When I applied to rabbinic school, I had to undergo a rigorous process. Besides submitting academic records and letters of recommendations, probably the most trying part of the experience was being interviewed by a panel of faculty, administrators, and rabbinic students. Even to this day, I recall some of the questions I was asked including “Do you think you are a prophet?” But no one inquired, “Do you play guitar?”
Many years later, when I applied to become the rabbi of Temple Beth Torah, the search committee did a thorough job of vetting my candidacy. Besides submitting my resume, I engaged in a phone interview, which led to a visit to Fremont to meet in person with the committee. Even to this day, I recall some of the questions I was asked including “Do you play golf?” But no one inquired, “Do you play guitar?”
Thankfully, playing guitar is not a requirement to become a Reform rabbi. However, as my grandfather might say, “It vouldn’t hoit.”
I grew-up in a family that valued music. My brothers and I were all expected to play an instrument. In my case, I learned to play cello, which I did throughout elementary school and junior high. However, the cello didn’t really lend itself to the music that I embraced as a teenager, so I stopped playing. But oh how I loved to jam with friends – singing harmony while others artfully strummed their guitars.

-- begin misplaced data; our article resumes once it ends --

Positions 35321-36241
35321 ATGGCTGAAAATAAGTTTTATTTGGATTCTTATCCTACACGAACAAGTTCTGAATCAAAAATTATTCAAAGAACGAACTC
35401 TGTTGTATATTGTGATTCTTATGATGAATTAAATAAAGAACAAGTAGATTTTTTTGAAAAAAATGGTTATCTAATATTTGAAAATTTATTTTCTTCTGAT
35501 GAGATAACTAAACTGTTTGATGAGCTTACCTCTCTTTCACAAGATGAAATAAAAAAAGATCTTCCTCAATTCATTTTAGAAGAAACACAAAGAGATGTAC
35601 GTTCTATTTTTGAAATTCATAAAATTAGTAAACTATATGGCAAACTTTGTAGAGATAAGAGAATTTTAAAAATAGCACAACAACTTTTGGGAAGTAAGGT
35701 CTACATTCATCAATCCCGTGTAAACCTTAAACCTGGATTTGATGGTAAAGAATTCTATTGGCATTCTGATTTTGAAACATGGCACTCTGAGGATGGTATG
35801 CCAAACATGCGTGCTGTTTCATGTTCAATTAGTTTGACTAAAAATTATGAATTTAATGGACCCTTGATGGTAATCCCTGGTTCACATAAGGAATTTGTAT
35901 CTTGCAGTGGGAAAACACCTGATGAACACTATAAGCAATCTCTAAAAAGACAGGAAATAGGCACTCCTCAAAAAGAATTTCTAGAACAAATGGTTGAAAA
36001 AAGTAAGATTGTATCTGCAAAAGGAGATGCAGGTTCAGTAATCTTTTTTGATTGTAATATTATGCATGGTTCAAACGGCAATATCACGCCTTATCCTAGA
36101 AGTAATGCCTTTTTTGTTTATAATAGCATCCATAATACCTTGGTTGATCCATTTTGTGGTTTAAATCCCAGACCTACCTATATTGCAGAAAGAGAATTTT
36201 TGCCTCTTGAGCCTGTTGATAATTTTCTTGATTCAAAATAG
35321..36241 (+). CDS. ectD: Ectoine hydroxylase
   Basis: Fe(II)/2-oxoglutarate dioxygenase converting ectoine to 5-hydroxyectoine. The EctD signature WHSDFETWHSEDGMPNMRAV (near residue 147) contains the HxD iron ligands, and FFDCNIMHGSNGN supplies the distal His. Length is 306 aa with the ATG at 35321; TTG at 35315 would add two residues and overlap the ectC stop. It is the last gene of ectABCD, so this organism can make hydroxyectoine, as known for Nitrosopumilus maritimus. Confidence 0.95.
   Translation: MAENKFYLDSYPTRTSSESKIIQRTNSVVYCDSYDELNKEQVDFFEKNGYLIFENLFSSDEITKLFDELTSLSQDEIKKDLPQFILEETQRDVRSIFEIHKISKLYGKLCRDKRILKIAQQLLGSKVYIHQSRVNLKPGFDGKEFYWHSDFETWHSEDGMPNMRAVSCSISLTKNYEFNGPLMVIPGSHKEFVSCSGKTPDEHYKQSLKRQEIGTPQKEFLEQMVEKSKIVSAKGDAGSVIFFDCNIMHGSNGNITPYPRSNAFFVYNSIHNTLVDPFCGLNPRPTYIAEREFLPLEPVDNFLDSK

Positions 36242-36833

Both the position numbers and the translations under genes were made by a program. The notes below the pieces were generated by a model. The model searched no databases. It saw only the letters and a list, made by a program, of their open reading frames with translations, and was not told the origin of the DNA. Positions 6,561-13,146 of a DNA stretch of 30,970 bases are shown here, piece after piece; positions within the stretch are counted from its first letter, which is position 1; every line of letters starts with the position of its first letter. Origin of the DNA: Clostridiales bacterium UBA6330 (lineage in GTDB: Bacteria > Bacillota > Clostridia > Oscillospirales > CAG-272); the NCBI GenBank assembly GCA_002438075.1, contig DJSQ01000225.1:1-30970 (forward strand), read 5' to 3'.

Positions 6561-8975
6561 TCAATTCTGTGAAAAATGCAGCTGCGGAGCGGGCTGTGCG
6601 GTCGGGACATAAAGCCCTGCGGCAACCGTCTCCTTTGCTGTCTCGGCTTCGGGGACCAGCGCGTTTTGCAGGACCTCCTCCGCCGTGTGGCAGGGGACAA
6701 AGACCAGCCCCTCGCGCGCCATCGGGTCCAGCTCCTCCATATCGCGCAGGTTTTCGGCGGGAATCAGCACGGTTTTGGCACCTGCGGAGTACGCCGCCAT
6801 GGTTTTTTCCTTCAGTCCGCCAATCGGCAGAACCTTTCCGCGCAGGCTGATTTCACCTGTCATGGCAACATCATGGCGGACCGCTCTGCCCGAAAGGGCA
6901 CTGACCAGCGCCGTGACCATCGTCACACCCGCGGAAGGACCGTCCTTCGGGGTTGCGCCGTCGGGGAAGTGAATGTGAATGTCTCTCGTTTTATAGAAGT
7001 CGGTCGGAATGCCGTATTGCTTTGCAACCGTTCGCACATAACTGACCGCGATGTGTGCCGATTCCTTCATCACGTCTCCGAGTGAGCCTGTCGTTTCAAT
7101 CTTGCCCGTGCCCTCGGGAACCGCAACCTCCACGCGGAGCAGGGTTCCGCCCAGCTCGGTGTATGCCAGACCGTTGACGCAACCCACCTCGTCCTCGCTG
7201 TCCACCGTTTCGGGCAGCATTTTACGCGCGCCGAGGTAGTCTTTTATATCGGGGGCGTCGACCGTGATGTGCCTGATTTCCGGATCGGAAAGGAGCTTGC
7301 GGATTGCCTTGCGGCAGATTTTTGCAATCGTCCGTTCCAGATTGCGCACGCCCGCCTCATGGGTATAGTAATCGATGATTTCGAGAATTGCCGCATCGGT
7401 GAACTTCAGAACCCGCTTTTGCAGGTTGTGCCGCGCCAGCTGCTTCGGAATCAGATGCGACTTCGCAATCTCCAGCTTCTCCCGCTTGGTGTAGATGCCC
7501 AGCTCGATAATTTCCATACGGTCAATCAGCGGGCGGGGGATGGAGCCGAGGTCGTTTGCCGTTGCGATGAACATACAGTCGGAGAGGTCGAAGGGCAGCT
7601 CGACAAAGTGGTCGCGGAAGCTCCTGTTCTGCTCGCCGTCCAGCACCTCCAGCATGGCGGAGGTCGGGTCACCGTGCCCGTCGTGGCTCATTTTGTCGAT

I came late to the realization that playing guitar could enhance my skills as a rabbi. About ten years ago I made an earnest effort to learn guitar, purchasing an instrument as well as a DVD about basic chord progressions. When that methodology didn’t take, I began taking weekly lessons at the local music shop. I got as far as learning the introduction to Van Morrison’s “Brown Eyed Girl,” but the darn thing was that no matter how much I practiced, I lacked the muscle memory to recall where my fingers were suppose to be on the frets. I never was able to play with any degree of competency.
I tried my best, but then I just gave up. Eventually, I sold my guitar at a vastly reduced price to a friend, who gave it to his young son. As time has gone on, I’ve seen Facebook photos of this lad rocking out on my former guitar, so at least it came into the right hands.
Would it be wonderful if I played guitar? No doubt. Am I envious of those rabbis who do? Not at all. I appreciate their skill and talent - which leads me to this coming Shabbat evening service. This weekend, Temple Beth Torah is hosting our annual retreat for Confirmation students from Pleasanton, Fresno, and Fullerton. These students’ rabbis will be with us this Friday night and I am delighted to welcome my friends and colleagues: Larry Milder, Rick Winer, and Ken Milhander.
All three of them are accomplished guitarists. They will lead the musical portions of our Shabbat service. I know that their musicianship will wonderfully enhance the ruach (spirit) of our worship. As for the rest of us who are not guitarists, we are welcome to join them in song. And it vouldn’t hoit for us to lay on a little harmony now and then.